November 20, 2005: David Nalbandian downs Rogers Federer in a thriller


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November 20, 2005: David Nalbandian downs Rogers Federer in a thriller

After a historic 2004 season, Roger Federer was hungry for more in 2005 as well, winning 11 ATP titles just like Rafael Nadal and finishing with an 81-4 score to confirm the number 1 status for the second consecutive season.

Before the last match of the season in the final of the ATP Finals in Shanghai, Roger was on a verge of repeating what John McEnroe did in his glorious 1984 season (82-3) but he just fell short, losing to David Nalbandian 6-7 6-7 6-2 6-1 7-6 in four hours and 33 minutes in one of the most thrilling ATP Finals title matches! Roger struggled with an injury and David won 10 games in a row to open up a 4-0 lead in the decider before the Swiss bounced back to stay competitive until the very last point, losing the deciding tie break (the first at this tournament since 1988) and breaking his amazing 35-win streak that started in June in Halle! Roger was the player to beat outside clay that season and he competed at just 15 events that season (he was sidelined for six weeks before Shanghai due to a right ankle injury), overcoming a tough defeat to Marat Safin in Melbourne to dominate in the next 10 months and stay ahead of Nadal and other rivals.

But, he couldn't go all the way in the last ever ATP Finals on an indoor carpet surface, moving through the plagued field (Rafael Nadal, Andy Roddick, Andre Agassi, Lleyton Hewitt and Marat Safin were all forced to withdraw before or during the event) before losing to Nalbandian in one of the most entertaining matches of the season on November 20, missing a chance to become the first player since Ivan Lendl with three consecutive ATP Finals crowns.

After winning the crucial points in the opening two sets, Federer started to struggle more and more and he had to receive a left thigh treatment after the third game of the fourth set, unable to move like he would have wanted in the next 30 minutes before giving the crowd something to cheer about and barely missing a chance to complete an incredible turnaround.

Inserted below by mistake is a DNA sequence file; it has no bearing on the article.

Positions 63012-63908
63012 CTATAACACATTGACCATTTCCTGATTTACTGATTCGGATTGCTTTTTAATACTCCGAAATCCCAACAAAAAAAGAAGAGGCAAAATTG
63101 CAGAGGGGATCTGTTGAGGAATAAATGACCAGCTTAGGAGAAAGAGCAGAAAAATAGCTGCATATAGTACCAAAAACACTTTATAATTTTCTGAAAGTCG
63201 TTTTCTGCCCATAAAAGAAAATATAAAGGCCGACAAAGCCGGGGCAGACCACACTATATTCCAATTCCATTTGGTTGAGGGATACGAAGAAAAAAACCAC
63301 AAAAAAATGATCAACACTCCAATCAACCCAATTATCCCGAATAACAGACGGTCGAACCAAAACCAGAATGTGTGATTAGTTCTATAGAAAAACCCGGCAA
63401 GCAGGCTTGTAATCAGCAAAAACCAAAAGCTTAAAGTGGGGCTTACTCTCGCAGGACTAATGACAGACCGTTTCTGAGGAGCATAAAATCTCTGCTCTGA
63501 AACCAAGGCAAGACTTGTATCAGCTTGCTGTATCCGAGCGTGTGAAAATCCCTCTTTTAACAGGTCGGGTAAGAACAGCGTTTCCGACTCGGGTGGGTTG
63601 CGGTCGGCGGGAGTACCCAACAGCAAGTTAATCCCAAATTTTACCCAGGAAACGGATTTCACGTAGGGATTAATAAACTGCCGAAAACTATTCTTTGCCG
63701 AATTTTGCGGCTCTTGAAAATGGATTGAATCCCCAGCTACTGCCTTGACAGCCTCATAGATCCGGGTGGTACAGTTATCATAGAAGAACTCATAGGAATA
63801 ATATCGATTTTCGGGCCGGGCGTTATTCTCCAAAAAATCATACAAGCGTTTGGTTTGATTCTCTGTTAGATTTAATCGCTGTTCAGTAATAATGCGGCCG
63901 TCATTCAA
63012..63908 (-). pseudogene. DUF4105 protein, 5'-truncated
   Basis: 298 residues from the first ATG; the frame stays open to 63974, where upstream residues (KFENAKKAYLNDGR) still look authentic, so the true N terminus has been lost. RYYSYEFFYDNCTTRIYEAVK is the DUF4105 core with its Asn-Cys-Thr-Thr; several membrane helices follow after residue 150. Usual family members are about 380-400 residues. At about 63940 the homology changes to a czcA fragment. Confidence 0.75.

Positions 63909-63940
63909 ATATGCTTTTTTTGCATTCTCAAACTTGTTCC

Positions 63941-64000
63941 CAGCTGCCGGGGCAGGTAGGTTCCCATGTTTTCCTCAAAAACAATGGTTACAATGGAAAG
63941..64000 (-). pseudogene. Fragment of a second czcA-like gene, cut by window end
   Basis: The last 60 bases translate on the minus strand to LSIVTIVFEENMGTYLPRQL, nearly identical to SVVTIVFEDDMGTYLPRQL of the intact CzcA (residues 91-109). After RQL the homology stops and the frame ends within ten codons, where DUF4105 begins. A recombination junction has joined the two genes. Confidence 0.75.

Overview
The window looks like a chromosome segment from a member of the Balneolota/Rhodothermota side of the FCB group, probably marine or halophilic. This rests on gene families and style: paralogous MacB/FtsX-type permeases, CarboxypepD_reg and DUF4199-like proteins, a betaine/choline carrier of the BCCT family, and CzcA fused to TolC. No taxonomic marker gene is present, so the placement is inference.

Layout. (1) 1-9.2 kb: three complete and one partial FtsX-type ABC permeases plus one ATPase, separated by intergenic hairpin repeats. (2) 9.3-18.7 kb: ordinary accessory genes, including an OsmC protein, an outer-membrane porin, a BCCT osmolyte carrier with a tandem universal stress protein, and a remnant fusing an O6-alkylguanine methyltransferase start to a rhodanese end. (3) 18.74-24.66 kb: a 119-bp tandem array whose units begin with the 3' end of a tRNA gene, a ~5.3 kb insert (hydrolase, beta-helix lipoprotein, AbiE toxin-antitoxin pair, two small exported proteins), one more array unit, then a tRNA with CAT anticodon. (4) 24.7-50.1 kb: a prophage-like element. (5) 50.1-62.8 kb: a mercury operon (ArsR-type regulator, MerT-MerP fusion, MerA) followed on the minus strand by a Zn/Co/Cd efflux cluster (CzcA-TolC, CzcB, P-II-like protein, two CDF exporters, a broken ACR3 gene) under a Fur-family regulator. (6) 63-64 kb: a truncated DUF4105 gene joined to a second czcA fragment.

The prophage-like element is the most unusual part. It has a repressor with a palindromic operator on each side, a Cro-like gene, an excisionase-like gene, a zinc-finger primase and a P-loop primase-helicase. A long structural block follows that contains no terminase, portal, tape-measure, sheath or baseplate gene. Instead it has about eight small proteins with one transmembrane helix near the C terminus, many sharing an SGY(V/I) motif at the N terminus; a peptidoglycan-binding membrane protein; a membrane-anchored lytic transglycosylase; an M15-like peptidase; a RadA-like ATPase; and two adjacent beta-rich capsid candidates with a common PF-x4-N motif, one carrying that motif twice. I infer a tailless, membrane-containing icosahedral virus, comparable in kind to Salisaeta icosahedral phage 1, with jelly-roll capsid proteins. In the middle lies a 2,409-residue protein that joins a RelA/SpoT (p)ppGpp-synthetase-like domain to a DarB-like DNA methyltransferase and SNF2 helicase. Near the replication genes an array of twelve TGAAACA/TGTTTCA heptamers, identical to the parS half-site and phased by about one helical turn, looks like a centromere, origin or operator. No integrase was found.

Nalbandian grabbed 11 breaks from 15 opportunities, something you can't see that often against Roger Federer, and he saved 14 out of 20 break points to emerge as a winner. There were 386 points overall and Roger had more service winners and forehand winners, with David who took charge with his backhand and volleys.

The Argentinian managed to tame his shots in a more efficient way, spraying some 20 unforced errors fewer than Roger that delivered the title for him in the end. David stayed in touch with Roger in the shortest points, which was extremely important, and he had a clear advantage in the mid-range in longer rallies, moving his rival around the court with well-placed groundstrokes and constructing the points in the way to take the rhythm away from Federer.

The outsider opened the match with a break, forcing an error from Roger with a backhand down the line to gain an early momentum. The Swiss pulled the break back in the very next game and he moved 4-2 up after an amazing forehand cross court winner in game six, only to lose the advantage in the next game after a drop shot winner from Nalbandian who erased the deficit to stay in the contention.

Serving to stay in the set at 5-6, David brought the game home with a backhand winner to set up a tie break that Roger won 7-4 after a lucky net cord return winner, moving ahead in just under an hour. Nalbandian was the first to make a bad move in set number two, sending a forehand error at 2-2 to send Roger ahead, missing a break point on Federer's serve in the following game to find himself 4-2 down.

Roger played a terrible service game at 4-3, hitting one loose shot after another to get broken and squandering two break points in game 11 to serve for staying in the set at 5-6. He did that with a perfect drop shot to secure another tie break where he saved three set points to steal the breaker 13-11 and forge a huge lead before the rest of the match (Nalbandian was robbed while leading 5-3).

David was there to compete and he earned an early break in the third set, clinching another one in the seventh game after a backhand down the line to jump into a 5-2 lead. In one of the longest games of the match, the Argentinian saved three break points in the following game, securing the set 6-2 and keeping his chances alive against the rival who really struggled in the last half an hour or so.

Nalbandian was the only player on the court in the fourth set, winning six straight games to wrap it up in just over 30 minutes and playing in the same style in set number five to open up a 4-0 lead after rattling off 10 straight games! Out of sudden, Federer was back in the game, firing a forehand down the line winner to reduce the deficit to 4-3 and creating what could have been a crucial break point in the 11th game.

He converted it to come just a game away from the title but it wasn't to be for him, losing serve in the next game after a backhand down the line winner from Nalbandian who claimed the deciding tie break 7-3 after a forehand error from Roger to cross the finish line and lift the biggest title of his career.

David had become only the second Argentinian player with an ATP Finals title after Guillermo Vilas 31 years ago and he was also the last champion of this event in the best-of-five final and on the carpet surface.